republic (books 6 - 10)
of controversy, of which the end is opinion and strife, whether
they meet with them in the courts of law or in society.
They are strangers, he said, to the words of which you
And this was what we foresaw, and this was the reason why
truth forced us to admit, not without fear and hesitation, that
neither cities nor States nor individuals will ever attain perfec-
tion until the small class of philosophers whom we termed use-
less but not corrupt are providentially compelled, whether they
will or not, to take care of the State, and until a like necessity
be laid on the State to obey them; or until kings, or if not
kings, the sons of kings or princes, are divinely inspired with
a true love of true philosophy. That either or both of these
alternatives are impossible, I see no reason to affirm: if they
were so, we might indeed be justly ridiculed as dreamers and
visionaries. Am I not right?
If then, in the countless ages of the past, or at the present
hour in some foreign clime which is far away and beyond our
ken, the perfected philosopher is or has been or hereafter shall
be compelled by a superior power to have the charge of the
State, we are ready to assert to the death, that this our consti-
tution has been, and is--yea, and will be whenever the muse of
philosophy is queen. There is no impossibility in all this; that
there is a difficulty, we acknowledge ourselves.
My opinion agrees with yours, he said.
But do you mean to say that this is not the opinion of the
I should imagine not, he replied.
O my friends, I said, do not attack the multitude: they will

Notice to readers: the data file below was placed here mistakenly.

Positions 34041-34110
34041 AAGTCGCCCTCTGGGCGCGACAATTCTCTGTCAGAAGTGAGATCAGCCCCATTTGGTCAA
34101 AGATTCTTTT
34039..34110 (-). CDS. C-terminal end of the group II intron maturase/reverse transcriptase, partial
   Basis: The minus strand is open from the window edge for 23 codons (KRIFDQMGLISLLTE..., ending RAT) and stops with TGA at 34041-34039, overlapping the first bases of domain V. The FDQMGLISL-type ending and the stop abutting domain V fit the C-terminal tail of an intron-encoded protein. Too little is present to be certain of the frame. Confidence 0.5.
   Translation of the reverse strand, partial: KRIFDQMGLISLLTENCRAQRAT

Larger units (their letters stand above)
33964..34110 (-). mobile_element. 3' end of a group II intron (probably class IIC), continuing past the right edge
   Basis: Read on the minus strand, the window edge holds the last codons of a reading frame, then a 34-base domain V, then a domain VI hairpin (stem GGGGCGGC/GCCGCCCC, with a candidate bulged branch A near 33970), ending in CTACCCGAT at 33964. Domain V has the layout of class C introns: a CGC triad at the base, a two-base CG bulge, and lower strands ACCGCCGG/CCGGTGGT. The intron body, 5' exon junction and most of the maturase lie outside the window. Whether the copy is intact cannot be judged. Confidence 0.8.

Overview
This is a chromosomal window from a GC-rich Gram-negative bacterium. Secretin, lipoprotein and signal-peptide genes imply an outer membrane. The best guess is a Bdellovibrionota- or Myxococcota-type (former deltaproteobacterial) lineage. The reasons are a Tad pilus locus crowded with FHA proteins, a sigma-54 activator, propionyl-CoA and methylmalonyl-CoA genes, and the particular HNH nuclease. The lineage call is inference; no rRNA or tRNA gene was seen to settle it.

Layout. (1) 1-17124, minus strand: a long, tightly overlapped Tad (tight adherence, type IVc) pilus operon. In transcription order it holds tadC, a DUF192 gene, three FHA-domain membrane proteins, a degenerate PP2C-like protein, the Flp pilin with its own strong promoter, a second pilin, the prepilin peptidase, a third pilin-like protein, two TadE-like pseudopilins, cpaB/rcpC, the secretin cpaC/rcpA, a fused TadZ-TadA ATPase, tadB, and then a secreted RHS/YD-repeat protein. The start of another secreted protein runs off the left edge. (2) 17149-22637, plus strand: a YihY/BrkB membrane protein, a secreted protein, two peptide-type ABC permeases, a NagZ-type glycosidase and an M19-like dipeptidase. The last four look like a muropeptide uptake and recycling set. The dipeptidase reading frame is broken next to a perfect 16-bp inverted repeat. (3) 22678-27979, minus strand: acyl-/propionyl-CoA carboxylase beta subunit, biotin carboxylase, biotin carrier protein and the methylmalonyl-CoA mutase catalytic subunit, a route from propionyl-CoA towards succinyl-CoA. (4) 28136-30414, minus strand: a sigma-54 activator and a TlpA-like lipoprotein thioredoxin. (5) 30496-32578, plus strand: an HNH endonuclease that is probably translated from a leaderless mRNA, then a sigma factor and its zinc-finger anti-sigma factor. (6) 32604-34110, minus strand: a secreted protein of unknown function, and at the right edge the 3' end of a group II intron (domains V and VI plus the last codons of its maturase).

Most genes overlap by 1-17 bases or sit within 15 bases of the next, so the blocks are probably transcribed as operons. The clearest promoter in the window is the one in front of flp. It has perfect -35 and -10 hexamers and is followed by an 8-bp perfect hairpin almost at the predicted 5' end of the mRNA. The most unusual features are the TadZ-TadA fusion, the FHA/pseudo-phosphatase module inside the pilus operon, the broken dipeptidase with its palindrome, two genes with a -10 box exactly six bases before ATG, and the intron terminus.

change their minds, if, not in an aggressive spirit, but gently
and with the view of soothing them and removing their dislike
of over-education, you show them your philosophers as they
really are and describe as you were just now doing their charac-
ter and profession, and then mankind will see that he of whom
you are speaking is not such as they supposed--if they view
him in this new light, they will surely change their notion of
him, and answer in another strain. Who can be at enmity
with one who loves him, who that is himself gentle and free
from envy will be jealous of one in whom there is no jealousy?
Nay, let me answer for you, that in a few this harsh temper may
be found, but not in the majority of mankind.
I quite agree with you, he said.
And do you not also think, as I do, that the harsh feeling
which the many entertain toward philosophy originates in the
pretenders, who rush in uninvited, and are always abusing
them, and finding fault with them, who make persons instead
of things the theme of their conversation? and nothing can be
more unbecoming in philosophers than this.
It is most unbecoming.
For he, Adeimantus, whose mind is fixed upon true being,
has surely no time to look down upon the affairs of earth, or